Close your eyes for a minute and try to tune into as many sensations as you can. For me, I can hear my baby breathing softly as he naps. I can hear someone in the kitchen putting their dishes in the sink. I can hear that person walk away to the other side of the house. I can hear the ceiling fan squeaking in the next room. I can hear the blinds tap tightly on the window. I can hear the fan in my room turned on max to help drown out the other sounds. Despite closed eyes, I can see shadows through my lids. I hear people talking and laughing. I can hear my neighbor working in his yard. I feel the chair beneath me, the floor under my feet and my hands on my lap. I can feel my hair touching my face, neck, shoulders and back. I can feel a slight ache in my knuckles from wanting to be cracked. I feel and taste the sensation of saliva in my mouth, my tongue against my teeth and teeth against my cheeks. I can feel wind from the fan blowing against my face.
It is like this all the time for people who are like me. They have a term for it now; its called being a Highly Sensitive Person (HSP). Basically it means that my nervous system is finely tuned, so much so that I lack a filter that many people use to bypass this much information. Highly Sensitive People process stimuli more thoroughly than most people. People who are HSP have difficulty being in crowds, as well as managing stress, physical pain and time constraints. Bright lights, loud noises, violent images, strong scents, and stimulants like caffeine are more upsetting for the HSP. We also don't do well with change.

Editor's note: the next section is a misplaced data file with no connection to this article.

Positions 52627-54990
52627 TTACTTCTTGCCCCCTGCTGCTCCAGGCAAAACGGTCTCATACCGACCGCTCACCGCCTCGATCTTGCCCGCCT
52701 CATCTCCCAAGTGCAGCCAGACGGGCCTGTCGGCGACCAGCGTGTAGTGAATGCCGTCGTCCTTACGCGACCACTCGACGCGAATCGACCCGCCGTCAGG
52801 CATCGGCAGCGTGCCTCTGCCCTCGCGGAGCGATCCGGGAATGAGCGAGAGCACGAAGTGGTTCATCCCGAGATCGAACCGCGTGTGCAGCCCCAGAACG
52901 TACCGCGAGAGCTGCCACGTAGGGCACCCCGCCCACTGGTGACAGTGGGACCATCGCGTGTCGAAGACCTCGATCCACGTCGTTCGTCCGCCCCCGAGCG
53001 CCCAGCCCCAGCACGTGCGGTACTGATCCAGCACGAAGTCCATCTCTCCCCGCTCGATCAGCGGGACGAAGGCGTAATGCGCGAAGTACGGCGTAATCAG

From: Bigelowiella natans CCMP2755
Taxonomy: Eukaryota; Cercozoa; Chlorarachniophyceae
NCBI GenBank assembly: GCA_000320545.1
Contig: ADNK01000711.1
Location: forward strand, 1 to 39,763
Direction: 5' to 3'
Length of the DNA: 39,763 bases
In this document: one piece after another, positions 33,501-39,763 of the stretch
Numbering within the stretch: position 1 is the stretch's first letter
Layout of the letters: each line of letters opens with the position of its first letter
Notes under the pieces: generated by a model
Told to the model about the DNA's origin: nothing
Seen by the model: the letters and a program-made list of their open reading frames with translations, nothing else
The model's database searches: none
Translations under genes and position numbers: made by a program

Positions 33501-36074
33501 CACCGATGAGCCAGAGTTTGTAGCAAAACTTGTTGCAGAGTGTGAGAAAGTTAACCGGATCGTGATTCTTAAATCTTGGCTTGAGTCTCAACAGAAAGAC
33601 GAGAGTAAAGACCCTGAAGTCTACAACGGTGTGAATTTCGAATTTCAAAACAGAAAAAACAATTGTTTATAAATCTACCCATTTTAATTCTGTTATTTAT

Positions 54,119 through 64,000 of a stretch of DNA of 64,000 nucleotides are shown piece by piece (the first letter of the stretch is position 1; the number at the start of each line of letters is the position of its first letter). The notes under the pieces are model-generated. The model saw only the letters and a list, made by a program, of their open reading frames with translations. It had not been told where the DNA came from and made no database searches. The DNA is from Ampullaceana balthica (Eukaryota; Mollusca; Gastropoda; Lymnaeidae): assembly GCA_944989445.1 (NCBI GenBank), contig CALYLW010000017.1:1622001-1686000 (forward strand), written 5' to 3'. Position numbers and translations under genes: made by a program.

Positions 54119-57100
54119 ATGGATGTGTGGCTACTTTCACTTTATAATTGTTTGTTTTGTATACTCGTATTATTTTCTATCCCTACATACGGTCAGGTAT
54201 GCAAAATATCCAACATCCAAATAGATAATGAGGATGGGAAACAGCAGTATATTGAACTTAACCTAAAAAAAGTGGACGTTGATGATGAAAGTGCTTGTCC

My mother affectionately tells a story about how I refused to wear socks unless the inseam was perfectly across my toes. I would melt down into a pool over tears and overwhelming emotion because of the inability to block out the sensation that something was forever stuck in my shoe if the inseam curved around the underpart of my foot. I've never been one to drink coffee or sodas. When I used to work retail, every once in a while the bright, fluorescent lights would give me a migraine so strong I couldn't see well and became very nauseated. And I would be lying if I said I adapted well to big or sudden changes.
There is a plus side to being HSP. People who are HSP are more tuned into others. They can read body language, hear vocal tones and pick up on subconscious cues better than the average person. This allows them to be very empathetic, and excellent at building emotional bonds. They tend to be better at communication skills. They are deeply moved by things artistic as well as nature. I think that its possible to learn how to manage the negative side effects while still being able to enjoy the positive ones.
In Hypnosis, HSP is referred to as "hyper-suggestible". To hypnotize someone, you overload their message units and one way of doing this is overwhelming the senses. Someone who is so sensitive to their environment is overwhelmed easily. A lot of the time, they're walking in a hypnotic-like state half the time anyway. Utilizing hypnosis, you can strengthen the critical filter or build up some kind of barrier to help block some of the information that comes through. Then you can instill something of an -on-and-off switch so that you can still access it when its convenient for you. We do live in a fast pace, aggressive world. But there is a place for people who are HSP. Its just important to give them tools to protect themselves.